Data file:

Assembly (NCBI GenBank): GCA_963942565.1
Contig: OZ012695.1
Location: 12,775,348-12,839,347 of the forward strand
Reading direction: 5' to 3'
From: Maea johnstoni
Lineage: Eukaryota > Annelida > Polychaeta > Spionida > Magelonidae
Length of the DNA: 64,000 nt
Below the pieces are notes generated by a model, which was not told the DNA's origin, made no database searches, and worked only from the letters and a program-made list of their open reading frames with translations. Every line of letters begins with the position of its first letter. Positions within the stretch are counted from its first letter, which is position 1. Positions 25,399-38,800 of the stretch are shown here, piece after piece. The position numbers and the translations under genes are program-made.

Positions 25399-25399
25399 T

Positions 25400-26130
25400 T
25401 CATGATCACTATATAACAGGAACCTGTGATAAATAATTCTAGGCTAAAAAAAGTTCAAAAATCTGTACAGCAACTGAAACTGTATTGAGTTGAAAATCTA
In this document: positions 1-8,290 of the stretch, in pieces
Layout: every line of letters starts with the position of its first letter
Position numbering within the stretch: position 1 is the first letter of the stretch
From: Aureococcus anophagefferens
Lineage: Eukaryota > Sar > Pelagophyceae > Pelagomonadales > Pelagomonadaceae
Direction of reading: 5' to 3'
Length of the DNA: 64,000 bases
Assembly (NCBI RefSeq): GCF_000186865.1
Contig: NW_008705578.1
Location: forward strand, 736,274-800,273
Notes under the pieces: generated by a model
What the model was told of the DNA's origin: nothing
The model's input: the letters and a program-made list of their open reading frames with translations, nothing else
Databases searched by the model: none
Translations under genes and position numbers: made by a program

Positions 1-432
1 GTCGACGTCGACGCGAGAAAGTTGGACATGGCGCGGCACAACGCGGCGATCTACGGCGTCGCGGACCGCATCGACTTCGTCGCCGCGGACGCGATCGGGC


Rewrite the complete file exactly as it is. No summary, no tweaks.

Assembly (NCBI GenBank): GCA_963942565.1
Contig: OZ012695.1
Location: 12,775,348-12,839,347 of the forward strand
Reading direction: 5' to 3'
From: Maea johnstoni
Lineage: Eukaryota > Annelida > Polychaeta > Spionida > Magelonidae
Length of the DNA: 64,000 nt
Below the pieces are notes generated by a model, which was not told the DNA's origin, made no database searches, and worked only from the letters and a program-made list of their open reading frames with translations. Every line of letters begins with the position of its first letter. Positions within the stretch are counted from its first letter, which is position 1. Positions 25,399-38,800 of the stretch are shown here, piece after piece. The position numbers and the translations under genes are program-made.

Positions 25399-25399
25399 T

Positions 25400-26130
25400 T
25401 CATGATCACTATATAACAGGAACCTGTGATAAATAATTCTAGGCTAAAAAAAGTTCAAAAATCTGTACAGCAACTGAAACTGTATTGAGTTGAAAATCTA
In this document: positions 1-8,290 of the stretch, in pieces
Layout: every line of letters starts with the position of its first letter
Position numbering within the stretch: position 1 is the first letter of the stretch
From: Aureococcus anophagefferens
Lineage: Eukaryota > Sar > Pelagophyceae > Pelagomonadales > Pelagomonadaceae
Direction of reading: 5' to 3'
Length of the DNA: 64,000 bases
Assembly (NCBI RefSeq): GCF_000186865.1
Contig: NW_008705578.1
Location: forward strand, 736,274-800,273
Notes under the pieces: generated by a model
What the model was told of the DNA's origin: nothing
The model's input: the letters and a program-made list of their open reading frames with translations, nothing else
Databases searched by the model: none
Translations under genes and position numbers: made by a program

Positions 1-432
1 GTCGACGTCGACGCGAGAAAGTTGGACATGGCGCGGCACAACGCGGCGATCTACGGCGTCGCGGACCGCATCGACTTCGTCGCCGCGGACGCGATCGGGC